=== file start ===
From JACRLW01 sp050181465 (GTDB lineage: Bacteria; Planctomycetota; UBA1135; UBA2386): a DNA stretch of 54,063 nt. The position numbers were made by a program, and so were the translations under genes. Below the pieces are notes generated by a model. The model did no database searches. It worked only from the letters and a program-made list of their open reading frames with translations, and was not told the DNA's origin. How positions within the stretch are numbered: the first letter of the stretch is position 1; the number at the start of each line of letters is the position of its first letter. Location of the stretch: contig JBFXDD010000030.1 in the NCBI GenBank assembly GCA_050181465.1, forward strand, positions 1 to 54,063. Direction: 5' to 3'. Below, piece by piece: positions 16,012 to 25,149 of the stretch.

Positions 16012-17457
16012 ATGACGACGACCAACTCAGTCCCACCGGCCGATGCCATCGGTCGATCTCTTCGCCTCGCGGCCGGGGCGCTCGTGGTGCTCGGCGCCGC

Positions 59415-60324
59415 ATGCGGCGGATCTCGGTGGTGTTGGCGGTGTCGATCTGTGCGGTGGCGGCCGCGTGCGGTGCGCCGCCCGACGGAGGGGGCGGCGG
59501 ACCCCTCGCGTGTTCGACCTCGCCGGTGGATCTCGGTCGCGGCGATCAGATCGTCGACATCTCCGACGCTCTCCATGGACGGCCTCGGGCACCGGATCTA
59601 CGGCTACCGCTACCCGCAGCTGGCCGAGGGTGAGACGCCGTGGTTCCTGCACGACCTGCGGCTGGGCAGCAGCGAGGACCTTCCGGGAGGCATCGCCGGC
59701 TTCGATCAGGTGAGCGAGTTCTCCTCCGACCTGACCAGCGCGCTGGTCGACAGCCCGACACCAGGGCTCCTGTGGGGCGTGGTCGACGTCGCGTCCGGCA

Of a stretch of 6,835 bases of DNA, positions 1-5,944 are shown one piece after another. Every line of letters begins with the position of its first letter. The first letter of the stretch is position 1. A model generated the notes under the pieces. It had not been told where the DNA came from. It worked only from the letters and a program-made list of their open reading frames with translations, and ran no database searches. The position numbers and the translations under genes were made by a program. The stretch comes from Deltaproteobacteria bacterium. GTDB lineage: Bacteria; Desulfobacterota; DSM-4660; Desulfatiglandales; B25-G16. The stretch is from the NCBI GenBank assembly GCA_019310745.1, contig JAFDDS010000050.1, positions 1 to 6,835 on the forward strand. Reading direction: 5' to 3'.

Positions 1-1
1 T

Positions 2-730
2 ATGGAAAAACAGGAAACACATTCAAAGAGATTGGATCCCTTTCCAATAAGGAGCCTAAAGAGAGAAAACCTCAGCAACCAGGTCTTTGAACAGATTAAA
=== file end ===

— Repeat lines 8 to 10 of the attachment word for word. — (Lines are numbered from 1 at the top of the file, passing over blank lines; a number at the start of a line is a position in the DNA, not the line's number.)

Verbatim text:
59701 TTCGATCAGGTGAGCGAGTTCTCCTCCGACCTGACCAGCGCGCTGGTCGACAGCCCGACACCAGGGCTCCTGTGGGGCGTGGTCGACGTCGCGTCCGGCA

Of a stretch of 6,835 bases of DNA, positions 1-5,944 are shown one piece after another. Every line of letters begins with the position of its first letter. The first letter of the stretch is position 1. A model generated the notes under the pieces. It had not been told where the DNA came from. It worked only from the letters and a program-made list of their open reading frames with translations, and ran no database searches. The position numbers and the translations under genes were made by a program. The stretch comes from Deltaproteobacteria bacterium. GTDB lineage: Bacteria; Desulfobacterota; DSM-4660; Desulfatiglandales; B25-G16. The stretch is from the NCBI GenBank assembly GCA_019310745.1, contig JAFDDS010000050.1, positions 1 to 6,835 on the forward strand. Reading direction: 5' to 3'.

Positions 1-1